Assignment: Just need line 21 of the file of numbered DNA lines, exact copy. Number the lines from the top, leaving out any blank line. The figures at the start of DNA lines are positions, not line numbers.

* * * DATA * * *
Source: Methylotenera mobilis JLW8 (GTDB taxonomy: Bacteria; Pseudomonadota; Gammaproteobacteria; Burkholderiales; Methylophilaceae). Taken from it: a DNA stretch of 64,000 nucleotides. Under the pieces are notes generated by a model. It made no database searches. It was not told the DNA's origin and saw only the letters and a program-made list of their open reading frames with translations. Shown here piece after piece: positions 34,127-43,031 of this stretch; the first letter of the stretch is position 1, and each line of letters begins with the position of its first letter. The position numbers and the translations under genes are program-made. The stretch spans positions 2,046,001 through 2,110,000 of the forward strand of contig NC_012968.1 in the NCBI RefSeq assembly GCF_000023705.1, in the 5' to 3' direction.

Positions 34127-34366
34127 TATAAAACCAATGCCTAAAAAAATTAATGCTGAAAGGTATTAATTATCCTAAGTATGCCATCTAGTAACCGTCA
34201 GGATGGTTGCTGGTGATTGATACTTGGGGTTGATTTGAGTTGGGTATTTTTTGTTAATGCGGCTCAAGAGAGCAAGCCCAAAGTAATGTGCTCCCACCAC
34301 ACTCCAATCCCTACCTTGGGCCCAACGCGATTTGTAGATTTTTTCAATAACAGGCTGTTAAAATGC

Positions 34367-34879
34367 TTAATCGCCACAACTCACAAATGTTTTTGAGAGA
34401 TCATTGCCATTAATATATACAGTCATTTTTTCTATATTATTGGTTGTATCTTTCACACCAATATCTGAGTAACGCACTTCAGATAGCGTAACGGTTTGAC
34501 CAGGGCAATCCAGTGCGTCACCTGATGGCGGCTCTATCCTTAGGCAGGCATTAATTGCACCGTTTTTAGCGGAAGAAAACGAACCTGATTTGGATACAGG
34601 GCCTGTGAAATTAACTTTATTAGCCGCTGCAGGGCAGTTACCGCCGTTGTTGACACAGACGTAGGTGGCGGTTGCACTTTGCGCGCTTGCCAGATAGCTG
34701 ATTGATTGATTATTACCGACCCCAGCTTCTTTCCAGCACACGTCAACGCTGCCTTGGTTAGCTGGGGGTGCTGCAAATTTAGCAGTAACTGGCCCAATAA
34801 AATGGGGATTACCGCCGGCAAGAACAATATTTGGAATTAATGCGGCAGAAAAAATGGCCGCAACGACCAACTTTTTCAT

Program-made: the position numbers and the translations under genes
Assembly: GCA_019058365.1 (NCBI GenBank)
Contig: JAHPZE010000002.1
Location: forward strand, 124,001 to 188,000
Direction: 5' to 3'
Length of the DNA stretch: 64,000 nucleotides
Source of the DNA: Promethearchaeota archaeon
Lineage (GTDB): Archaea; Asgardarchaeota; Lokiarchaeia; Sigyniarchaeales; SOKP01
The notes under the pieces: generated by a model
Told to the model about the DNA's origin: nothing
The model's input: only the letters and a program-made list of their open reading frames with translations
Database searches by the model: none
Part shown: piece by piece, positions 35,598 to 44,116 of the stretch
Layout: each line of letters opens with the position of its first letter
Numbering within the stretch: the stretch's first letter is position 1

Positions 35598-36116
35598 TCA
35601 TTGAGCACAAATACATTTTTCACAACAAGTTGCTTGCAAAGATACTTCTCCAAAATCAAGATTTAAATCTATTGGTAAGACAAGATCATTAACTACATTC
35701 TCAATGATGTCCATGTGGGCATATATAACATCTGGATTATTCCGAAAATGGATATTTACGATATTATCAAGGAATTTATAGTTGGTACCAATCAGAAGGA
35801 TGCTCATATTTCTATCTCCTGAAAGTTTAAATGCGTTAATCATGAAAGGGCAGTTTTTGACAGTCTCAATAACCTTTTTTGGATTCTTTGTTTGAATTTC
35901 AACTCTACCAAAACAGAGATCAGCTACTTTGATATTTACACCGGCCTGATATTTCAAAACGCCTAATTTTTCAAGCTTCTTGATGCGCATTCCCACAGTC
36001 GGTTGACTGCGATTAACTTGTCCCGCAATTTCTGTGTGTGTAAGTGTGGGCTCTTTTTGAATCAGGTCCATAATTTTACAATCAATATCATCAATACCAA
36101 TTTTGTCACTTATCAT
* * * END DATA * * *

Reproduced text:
The notes under the pieces: generated by a model